Investing in the latest P2P risk management solutions will help businesses manoeuvre through the months and years ahead which will continue to present challenges that originated during the past year. Doing so will increase flexibility – the ability to make future changes without having to accept an increase in risks as the price to pay. Now that businesses are through the initial period of uncertainty, it’s essential we continue tackling the challenges that lay ahead. This means continuing to adapt, innovate and adjust. 
The prolific risks and demands on the Finance department, and the greater emphasis on saving and protecting working capital, means that forensic insights and protection of finances have never been so important.
*Analysis of 104 anonymised UK customers’ risk detection data over 24 months
Bills
ArticlesFinanceFunds

South West Businesses Piling on Debt, Bills and Overdrafts Mounting During Lockdown


A year on from the start of the pandemic, business finances in the South West have been badly damaged, with many business owners increasingly reliant upon costly sources of borrowing such as overdrafts and credit cards, a Business West survey has revealed.
40% of the 550 businesses that responded to the survey reported a higher level of indebtedness than a year ago, whilst a similar number (43%) had 6 months or less of cash reserves remaining, laying bare the huge financial cost of coronavirus despite extensive government interventions in the economy.
With pressures on firms growing after multiple lockdowns, 28% of businesses seeking out finance opted to utilise the Bounce Back Loan Scheme (BBLS) – a government backed initiative offering favourable interest rates and flexible repayment terms, but this scheme has now ended.
Salisbury-based 365 Linen Hire, which provides tablecloths and napkins to the weddings and events industries, highlights how emergency borrowing has taken the strain for many COVID-19 impacted businesses. Its Manager Richard Gould said that as hopes were dashed of the economy unlocking earlier in the year, the business sought out BBLS funds to gear up for a summer reopening, having “held out as long as possible”.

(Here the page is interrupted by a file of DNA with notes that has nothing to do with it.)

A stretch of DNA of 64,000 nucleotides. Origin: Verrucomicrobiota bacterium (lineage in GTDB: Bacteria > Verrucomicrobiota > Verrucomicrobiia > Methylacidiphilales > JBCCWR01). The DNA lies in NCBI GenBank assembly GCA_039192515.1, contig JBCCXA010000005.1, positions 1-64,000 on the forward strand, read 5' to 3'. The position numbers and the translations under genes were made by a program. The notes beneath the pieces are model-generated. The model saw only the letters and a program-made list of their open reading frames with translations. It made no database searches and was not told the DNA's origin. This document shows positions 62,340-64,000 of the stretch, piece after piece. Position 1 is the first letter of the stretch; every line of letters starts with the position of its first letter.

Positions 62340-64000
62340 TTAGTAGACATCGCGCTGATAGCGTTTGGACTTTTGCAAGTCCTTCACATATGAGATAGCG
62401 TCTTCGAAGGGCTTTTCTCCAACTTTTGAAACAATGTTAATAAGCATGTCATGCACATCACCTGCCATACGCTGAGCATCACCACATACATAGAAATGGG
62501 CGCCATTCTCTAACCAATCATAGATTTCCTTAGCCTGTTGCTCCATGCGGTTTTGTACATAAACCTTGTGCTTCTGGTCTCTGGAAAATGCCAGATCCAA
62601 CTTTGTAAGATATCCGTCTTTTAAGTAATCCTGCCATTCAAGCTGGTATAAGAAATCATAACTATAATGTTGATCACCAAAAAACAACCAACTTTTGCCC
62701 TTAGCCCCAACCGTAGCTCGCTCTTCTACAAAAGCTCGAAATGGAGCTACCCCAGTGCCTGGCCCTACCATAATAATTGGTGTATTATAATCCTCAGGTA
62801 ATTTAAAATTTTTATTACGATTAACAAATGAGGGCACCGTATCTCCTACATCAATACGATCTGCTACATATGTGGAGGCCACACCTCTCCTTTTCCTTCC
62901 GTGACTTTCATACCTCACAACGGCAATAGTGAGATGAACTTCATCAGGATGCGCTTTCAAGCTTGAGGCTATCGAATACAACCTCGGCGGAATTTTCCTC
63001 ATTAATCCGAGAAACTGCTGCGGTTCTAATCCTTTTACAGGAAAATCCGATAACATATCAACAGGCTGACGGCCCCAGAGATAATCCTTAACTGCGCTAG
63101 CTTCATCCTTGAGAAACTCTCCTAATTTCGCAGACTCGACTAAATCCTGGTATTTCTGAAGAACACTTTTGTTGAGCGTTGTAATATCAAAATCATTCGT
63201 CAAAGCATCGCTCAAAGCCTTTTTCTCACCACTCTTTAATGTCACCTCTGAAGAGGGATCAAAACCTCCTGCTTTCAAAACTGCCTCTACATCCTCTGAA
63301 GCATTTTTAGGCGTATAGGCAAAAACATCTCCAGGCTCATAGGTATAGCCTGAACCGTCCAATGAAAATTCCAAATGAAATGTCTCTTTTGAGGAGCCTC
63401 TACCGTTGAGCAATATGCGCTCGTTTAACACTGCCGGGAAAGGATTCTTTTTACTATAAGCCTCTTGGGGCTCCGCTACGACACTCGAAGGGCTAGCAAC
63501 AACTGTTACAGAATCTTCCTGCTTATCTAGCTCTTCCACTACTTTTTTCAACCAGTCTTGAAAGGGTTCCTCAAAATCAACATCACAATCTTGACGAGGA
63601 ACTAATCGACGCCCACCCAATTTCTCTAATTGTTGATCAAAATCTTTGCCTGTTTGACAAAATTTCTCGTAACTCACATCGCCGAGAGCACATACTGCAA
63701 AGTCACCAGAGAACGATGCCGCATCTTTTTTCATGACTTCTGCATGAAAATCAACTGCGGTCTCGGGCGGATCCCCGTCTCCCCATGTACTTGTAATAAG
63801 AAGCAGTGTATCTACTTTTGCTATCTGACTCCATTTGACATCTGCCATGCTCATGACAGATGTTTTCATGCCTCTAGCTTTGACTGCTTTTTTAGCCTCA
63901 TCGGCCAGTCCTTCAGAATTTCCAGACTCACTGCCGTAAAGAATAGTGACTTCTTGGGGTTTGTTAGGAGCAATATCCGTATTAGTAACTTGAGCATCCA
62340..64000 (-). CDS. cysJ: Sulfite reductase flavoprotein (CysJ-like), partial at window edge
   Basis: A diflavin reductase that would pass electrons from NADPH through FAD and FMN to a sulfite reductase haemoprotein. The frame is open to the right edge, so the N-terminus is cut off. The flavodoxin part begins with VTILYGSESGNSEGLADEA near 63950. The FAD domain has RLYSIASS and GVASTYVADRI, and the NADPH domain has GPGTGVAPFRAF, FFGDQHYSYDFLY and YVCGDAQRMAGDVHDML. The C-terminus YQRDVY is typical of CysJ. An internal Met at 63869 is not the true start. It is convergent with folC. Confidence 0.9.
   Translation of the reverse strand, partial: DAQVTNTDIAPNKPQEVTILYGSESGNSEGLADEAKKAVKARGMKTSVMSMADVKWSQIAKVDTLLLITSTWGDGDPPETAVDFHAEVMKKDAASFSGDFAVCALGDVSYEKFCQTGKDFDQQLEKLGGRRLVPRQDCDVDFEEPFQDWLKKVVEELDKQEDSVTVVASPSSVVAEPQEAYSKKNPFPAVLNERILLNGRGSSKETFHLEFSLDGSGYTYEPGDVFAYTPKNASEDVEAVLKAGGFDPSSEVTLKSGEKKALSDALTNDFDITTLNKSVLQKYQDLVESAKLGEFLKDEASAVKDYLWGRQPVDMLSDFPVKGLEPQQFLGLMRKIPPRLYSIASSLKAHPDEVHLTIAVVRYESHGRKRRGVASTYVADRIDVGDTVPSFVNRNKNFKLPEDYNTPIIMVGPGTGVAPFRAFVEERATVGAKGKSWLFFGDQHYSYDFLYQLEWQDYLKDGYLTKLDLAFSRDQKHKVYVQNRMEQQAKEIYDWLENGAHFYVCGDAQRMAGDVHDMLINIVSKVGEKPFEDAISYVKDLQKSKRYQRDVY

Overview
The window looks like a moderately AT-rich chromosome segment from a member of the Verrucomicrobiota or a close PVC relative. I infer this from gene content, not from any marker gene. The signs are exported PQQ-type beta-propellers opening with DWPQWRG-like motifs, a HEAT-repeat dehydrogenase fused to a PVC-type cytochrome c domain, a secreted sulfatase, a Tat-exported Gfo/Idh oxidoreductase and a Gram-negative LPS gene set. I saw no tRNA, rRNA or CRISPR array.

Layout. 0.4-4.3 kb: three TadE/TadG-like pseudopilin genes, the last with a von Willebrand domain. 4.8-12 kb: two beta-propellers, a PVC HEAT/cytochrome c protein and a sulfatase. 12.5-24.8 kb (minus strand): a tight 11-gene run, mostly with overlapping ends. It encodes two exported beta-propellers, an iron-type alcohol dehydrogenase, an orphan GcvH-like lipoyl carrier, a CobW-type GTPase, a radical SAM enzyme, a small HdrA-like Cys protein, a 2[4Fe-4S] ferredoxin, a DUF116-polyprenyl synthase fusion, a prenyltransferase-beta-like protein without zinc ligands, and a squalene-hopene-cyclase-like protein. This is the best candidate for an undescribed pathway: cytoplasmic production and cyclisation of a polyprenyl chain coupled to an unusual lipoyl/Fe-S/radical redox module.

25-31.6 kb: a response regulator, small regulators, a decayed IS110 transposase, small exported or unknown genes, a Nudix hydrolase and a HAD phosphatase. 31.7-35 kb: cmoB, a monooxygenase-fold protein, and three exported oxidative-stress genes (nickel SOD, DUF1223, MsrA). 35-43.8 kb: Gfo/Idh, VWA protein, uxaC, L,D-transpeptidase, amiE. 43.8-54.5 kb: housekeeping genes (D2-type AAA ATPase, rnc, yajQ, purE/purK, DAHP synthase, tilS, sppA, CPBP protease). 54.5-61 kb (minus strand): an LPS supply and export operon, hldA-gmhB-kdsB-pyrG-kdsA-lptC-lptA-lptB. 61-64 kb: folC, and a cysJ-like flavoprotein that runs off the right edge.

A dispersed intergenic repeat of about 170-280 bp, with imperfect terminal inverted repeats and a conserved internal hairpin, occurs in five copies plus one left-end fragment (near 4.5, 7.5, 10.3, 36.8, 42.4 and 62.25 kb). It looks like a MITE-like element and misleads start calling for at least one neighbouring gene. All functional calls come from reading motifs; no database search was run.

The use of overdrafts and credit cards by local businesses is also relatively high, at 22% and 19% respectively, considering that these sources of finance are more expensive than government backed emergency finance. They are also more common than the formal government backed Coronavirus Business Interruption Loan Scheme (CBILS), which only 16% of respondents chose, typically larger businesses within the survey respondents. The percentage of businesses borrowing money from family and friends is also quite significant, at 11%.
Bristol-based marketing agency Feisty Consultancy was one of the businesses that complained of receiving a rough ride from their banking provider over the past 12 months.
“During the first lockdown at least, the banks were helpful in reducing/removing fees,” said Feisty Consultancy’s Managing Director Vikki Little. “But this stopped some months ago and hasn’t been reinstated, despite the fact that the situation is now worse for many businesses. I wrote to my bank regarding this and was told ‘tough’ essentially.”
If the increased prevalence of short-term borrowing wasn’t worrying enough for the state of business finances, it is particularly so for the self-employed. Two fifths of respondents identified credit cards as their main source of financing during the pandemic – a finding which suggests that the self-employed (many of whom fell through the cracks of government support schemes) were unable to access cheaper, alternative forms of borrowing.